Urban development, war and natural disasters cause homes to turn into mountains of rubble. The debris is seen as waste and used as a foundation for a new highways. But, it can be even more valuable. The Mobile Factory has developed a technique that ensures that construction debris can be used again for the (re)construction of houses.
Building with Lego blocks
From the rubble bricks are baked that have the same shape as Lego bricks, but of course a lot bigger. The mini factory in which this is done fits into two shipping containers and works according to the simple principle: ground rubble in, Lego blocks out. This has the advantage that very strong constructions can be made without cement, partly with the help of a specially written manual. That saves time and money, essential factors for people made homeless through disaster. In addition, The Mobile Factory offers training to people in disaster areas so that the victims of a disaster can build themselves dignified, earthquake-resistant homes.
Construction rubble is one of the largest ecological polluters worldwide.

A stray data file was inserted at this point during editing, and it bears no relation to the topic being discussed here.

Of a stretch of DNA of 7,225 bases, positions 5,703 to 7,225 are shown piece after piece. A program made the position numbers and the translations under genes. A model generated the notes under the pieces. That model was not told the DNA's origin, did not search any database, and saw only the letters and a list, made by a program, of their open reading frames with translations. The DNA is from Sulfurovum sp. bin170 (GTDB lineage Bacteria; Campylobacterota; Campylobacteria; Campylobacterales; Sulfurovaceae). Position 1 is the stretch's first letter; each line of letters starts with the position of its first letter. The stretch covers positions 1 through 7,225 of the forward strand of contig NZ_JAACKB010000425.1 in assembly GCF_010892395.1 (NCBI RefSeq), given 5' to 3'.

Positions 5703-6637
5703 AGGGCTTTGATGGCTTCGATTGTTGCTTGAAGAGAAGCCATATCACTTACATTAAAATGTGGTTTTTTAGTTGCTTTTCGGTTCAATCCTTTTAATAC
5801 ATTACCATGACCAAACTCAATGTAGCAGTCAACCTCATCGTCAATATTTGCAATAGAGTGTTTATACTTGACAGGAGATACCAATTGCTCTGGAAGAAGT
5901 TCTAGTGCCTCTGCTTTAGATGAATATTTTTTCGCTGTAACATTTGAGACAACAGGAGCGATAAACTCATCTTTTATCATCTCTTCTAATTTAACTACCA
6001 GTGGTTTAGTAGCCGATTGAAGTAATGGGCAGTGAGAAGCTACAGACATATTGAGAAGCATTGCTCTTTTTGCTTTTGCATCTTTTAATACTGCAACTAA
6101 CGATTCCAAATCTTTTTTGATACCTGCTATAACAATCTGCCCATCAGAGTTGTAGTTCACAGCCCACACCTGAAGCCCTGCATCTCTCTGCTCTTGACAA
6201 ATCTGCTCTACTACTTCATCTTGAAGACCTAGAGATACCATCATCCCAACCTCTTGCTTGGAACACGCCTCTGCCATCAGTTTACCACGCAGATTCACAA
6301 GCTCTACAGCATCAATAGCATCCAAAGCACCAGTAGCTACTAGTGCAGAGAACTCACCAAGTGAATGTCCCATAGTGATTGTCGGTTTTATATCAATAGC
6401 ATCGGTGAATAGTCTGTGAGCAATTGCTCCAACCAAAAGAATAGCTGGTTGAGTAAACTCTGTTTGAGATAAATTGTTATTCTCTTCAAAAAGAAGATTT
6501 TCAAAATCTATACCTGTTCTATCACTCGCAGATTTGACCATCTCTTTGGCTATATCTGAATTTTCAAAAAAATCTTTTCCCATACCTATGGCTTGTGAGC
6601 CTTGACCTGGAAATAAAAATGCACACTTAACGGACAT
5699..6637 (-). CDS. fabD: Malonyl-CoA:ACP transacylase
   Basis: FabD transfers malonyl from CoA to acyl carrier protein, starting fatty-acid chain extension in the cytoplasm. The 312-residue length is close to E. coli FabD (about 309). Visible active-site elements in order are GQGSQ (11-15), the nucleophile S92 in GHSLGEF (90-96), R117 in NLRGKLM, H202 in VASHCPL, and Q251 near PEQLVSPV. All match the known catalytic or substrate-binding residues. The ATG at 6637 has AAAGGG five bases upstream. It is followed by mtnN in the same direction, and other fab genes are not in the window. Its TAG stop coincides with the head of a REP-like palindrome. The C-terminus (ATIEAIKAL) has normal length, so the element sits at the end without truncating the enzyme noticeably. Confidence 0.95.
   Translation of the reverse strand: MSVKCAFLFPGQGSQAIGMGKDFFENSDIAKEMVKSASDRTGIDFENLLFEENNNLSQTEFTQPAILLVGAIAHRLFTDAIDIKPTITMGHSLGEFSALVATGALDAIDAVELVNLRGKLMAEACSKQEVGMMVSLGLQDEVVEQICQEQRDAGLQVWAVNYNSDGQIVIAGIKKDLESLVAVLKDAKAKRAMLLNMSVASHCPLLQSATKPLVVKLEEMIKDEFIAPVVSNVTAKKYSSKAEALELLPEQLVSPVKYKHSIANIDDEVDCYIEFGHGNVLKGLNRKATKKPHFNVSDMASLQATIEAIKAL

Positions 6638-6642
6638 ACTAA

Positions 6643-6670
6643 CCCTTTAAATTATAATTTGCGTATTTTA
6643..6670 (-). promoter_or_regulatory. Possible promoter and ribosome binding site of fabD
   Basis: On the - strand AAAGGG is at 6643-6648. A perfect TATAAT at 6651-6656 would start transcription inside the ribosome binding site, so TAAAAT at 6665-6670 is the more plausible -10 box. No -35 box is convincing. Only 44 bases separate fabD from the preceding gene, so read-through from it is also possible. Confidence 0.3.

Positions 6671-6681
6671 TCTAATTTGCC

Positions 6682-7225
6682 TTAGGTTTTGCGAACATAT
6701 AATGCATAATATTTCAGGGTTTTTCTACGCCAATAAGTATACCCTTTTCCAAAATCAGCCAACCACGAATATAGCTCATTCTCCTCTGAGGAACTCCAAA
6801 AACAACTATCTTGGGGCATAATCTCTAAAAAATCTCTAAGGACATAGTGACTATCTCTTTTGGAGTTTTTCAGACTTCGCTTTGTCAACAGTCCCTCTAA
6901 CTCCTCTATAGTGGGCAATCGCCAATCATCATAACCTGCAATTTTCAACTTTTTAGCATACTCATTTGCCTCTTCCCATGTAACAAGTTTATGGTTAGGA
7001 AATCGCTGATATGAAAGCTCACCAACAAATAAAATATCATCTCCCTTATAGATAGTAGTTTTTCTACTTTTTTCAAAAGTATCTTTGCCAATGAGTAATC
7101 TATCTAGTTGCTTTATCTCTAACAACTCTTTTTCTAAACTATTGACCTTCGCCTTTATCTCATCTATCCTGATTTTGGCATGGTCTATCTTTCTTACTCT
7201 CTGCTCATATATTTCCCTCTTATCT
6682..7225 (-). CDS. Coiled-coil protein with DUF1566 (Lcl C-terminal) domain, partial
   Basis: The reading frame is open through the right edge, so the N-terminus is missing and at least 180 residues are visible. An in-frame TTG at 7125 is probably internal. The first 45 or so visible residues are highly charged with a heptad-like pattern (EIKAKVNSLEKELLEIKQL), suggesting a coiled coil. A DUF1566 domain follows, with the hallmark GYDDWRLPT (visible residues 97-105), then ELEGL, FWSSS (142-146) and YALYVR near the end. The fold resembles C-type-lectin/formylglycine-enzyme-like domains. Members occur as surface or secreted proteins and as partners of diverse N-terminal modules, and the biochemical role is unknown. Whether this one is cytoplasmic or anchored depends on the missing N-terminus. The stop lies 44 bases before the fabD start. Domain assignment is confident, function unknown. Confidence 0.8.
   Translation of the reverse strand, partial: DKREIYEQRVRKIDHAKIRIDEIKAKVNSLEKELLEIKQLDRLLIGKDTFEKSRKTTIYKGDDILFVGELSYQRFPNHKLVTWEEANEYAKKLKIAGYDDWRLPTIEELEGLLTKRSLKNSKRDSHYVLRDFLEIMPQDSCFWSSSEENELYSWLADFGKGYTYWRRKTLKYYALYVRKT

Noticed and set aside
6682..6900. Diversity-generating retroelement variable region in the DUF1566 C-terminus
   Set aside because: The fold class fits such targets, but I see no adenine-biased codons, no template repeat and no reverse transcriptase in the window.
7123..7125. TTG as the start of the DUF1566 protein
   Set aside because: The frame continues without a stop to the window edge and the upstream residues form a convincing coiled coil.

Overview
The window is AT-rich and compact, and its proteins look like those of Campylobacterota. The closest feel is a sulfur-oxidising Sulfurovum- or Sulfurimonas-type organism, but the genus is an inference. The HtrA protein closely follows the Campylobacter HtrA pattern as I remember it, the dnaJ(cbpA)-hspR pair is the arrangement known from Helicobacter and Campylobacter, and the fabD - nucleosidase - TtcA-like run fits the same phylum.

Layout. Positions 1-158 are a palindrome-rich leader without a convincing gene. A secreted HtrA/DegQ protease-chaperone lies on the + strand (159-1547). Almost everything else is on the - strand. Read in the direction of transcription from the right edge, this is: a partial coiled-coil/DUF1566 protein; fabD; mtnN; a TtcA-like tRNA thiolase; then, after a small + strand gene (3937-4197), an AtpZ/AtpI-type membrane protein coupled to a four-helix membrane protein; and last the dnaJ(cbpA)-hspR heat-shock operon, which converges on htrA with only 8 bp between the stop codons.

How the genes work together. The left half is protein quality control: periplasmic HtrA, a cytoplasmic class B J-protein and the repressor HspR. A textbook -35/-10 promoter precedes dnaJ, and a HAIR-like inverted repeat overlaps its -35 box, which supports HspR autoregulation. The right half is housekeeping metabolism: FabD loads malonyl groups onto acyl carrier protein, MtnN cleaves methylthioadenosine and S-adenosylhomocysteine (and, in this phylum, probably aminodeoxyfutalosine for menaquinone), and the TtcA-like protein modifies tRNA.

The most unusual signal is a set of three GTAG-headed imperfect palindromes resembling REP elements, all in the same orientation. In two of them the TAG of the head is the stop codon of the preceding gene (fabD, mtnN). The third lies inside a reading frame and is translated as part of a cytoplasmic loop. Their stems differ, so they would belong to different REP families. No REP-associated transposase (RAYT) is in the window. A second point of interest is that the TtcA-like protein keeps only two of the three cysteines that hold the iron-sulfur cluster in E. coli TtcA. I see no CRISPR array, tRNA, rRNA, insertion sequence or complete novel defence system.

It is, in terms of volume, the biggest polluter in the world. It pollutes and destroys the environment and is a danger to public health for people living in a disaster polluted area. The Mobile Factory shows that this debris can be regenerated into primary building material, showing that even rubble has a place in a circular economy. Not only the transformation of rubbel into stacking stones is circular, but also the building system itself. An obsolete structure is de-stacked, after which the stones can be used for another building.
The Best Practices
Holland Circular Hotspot (HCH) wants to support international cooperation on the circular economy, with the aim of creating business opportunities and promoting the exchange of knowledge and innovation. In the magazine Circular Is Going Global - Join Holland's Flow you can read which circular best practices the Netherlands has to offer.